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Definitions of From

  1. Out of the neighborhood of; lessening or losing proximity to; leaving behind; by reason of; out of; by aid of; -- used whenever departure, setting out, commencement of action, being, state, occurrence, etc., or procedure, emanation, absence, separation, etc., are to be expressed. It is construed with, and indicates, the point of space or time at which the action, state, etc., are regarded as setting out or beginning; also, less frequently, the source, the cause, the occasion, out of which anything proceeds; -- the aritithesis and correlative of to; as, it, is one hundred miles from Boston to Springfield; he took his sword from his side; light proceeds from the sun; separate the coarse wool from the fine; men have all sprung from Adam, and often go from good to bad, and from bad to worse; the merit of an action depends on the principle from which it proceeds; men judge of facts from personal knowledge, or from testimony.
  2. Out of; away; since; noting source or beginning, distance, absence, and departure.
  3. Out of the neighborhood of: lessening or losing proximity to: leaving behind: by reason of: out of: by aid of: denoting source, beginning, distance, absence, privation, or departure, sometimes literally and sometimes figuratively: the antithesis and correlative of from is to; as, it is 20 miles from the one place to the other; he took a knife from his pocket; light emanates from the sun; separate the sheep from the goats; we all come from Adam; matters are getting from bad to worse; the merit of an action depends upon the spirit from which it proceeds; I judge of him from my personal knowledge. From sometimes is equivalent to away from, remote from, in the sense of inconsistent with. " Anything so overdone is from the purpose of playing."– Shak. It is joined with adverbs and prepositions; as, from above from below the bridge- from the part of locality above, from the part or locality below the bridge. In certain cases the preposition from is less logically placed before an adverb which it does not govern, but which belongs to some verb in the sentence; as in the phrases from forth, from out.
  4. Out of; away; by reason of.
  5. Out of; starting at; beginning with; after.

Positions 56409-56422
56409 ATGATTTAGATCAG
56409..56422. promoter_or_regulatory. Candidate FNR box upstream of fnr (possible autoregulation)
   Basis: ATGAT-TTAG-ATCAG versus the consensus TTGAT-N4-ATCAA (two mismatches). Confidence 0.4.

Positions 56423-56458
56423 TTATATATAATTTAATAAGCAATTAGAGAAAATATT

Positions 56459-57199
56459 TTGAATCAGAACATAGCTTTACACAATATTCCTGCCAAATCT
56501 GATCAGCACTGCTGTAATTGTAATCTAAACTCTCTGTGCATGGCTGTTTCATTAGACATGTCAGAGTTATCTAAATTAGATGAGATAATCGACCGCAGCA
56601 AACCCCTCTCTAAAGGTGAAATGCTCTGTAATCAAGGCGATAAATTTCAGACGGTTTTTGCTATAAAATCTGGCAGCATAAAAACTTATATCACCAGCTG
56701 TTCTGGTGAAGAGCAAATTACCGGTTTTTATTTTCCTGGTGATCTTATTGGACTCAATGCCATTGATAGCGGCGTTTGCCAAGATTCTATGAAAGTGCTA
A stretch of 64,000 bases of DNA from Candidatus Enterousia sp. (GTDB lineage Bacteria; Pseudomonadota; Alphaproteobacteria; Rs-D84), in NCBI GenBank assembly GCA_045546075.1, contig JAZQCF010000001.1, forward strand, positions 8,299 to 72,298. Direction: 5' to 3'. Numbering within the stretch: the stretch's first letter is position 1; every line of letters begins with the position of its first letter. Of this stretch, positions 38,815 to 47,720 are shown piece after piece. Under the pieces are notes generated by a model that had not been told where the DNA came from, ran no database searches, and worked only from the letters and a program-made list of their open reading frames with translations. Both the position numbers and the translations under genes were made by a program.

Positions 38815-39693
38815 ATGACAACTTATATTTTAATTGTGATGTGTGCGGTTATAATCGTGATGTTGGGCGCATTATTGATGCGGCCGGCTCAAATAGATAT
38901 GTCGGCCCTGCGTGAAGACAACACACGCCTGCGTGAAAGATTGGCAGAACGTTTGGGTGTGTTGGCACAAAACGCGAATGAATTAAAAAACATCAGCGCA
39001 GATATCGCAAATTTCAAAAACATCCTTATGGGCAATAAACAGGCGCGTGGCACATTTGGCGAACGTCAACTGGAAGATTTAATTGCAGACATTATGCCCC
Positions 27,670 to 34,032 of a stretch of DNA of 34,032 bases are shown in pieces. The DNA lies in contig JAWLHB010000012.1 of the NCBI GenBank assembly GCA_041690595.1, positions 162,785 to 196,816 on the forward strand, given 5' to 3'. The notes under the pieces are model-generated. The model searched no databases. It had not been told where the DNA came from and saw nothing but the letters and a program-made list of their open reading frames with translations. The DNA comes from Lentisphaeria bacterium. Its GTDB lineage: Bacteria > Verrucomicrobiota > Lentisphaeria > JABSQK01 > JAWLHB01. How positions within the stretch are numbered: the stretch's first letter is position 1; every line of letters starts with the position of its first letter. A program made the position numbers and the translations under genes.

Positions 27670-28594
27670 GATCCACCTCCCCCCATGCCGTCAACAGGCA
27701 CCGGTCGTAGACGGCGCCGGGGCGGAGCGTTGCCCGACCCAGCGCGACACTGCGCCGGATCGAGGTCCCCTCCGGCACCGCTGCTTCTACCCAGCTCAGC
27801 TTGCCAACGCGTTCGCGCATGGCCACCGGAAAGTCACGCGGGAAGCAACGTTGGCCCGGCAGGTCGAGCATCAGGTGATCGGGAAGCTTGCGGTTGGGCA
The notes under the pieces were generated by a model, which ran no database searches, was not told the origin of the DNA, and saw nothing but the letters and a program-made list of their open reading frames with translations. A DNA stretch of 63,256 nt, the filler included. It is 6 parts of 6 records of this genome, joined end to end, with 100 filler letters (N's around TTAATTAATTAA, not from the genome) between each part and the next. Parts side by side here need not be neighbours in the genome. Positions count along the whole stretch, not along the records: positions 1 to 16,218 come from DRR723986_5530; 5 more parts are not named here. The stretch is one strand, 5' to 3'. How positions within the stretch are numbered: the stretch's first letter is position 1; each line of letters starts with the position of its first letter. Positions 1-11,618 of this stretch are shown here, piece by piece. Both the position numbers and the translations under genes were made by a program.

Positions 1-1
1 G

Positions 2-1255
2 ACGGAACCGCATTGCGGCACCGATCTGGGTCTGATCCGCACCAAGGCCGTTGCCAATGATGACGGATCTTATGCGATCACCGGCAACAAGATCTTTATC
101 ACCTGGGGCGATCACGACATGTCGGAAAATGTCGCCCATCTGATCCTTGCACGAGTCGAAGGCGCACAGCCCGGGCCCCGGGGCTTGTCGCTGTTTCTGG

6. In a relation of contrast with; as from grave to gay.
  7. Having as a cause or origin; by means of; due to.
  8. Away; out of; by reason of. From above; Gay; full of levity; dancing, playing, or frisking about; boneath, from a place or region below; from below, from a lower place; from behind, from a place or position in the rear; from far, from a distant place; from high, from on high, from a high place, from an upper region, or from heaven; from where, from which place; from within, from the interior or inside; from without, from the outside, from abroad.
  9. Away; out of; denoting distance in space or time; generally denoting separation, removal, or departure: in the following phrases- from above; from afar; from beneath; from behind; from hence, thence, or whence,- the construction may be frequently considered as a preposition and its case: the following phrases - from amidst; from among; from beneath; from beyond; from forth; from off; from out; from out of; from under; from within,- are simply prepositional phrases, and as such followed by an objective case.
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Usage examples for From

  1. From what you say we should very much like to know him. – Tom Brown at Oxford by Thomas Hughes
  2. Of course it was from Roland. – A Singer from the Sea by Amelia Edith Huddleston Barr
  3. They could work out from that. – The Lost Art of Reading by Gerald Stanley Lee
  4. Would yuh mind hangin' on to him till I come back from where I'm goin'? – Paradise Bend by William Patterson White
  5. She could not get away from him. – Mary, Mary by James Stephens Commentator: Padraic Colum
  6. I shut the thought from my mind. – The Plotters by Alexander Blade
  7. " It's from them all," she said. – Half a Dozen Girls by Anna Chapin Ray
  8. 1411. Who did you ask it from – Second Shetland Truck System Report by William Guthrie
  9. And where's it going to come from – The Prairie Mother by Arthur Stringer
  10. From time to time I would ask her, " Can you see them?" – Romance by Joseph Conrad and F.M. Hueffer
  11. You will hear from me. – The Castle Inn by Stanley John Weyman
  12. And what is it that you know from Haneemar? – The Garden of Eden by Max Brand
  13. From here we could see a long way. – When Buffalo Ran by George Bird Grinnell
  14. From that day Sandy knew that Treadwell must go away. – A Son of the Hills by Harriet T. Comstock
  15. But he turned from me to the men. – Montlivet by Alice Prescott Smith
  16. But how are we to get away from here? – Isle o' Dreams by Frederick F. Moore
  17. You can't get away from me, so you might as well. – Prairie Flowers by James B. Hendryx
  18. Have you heard from Bolivick? – "The Pomp of Yesterday" by Joseph Hocking
  19. You are sure this is from Miss Van Allen? – Vicky Van by Carolyn Wells
  20. Do you mean, away from up there? – The Two Vanrevels by Booth Tarkington
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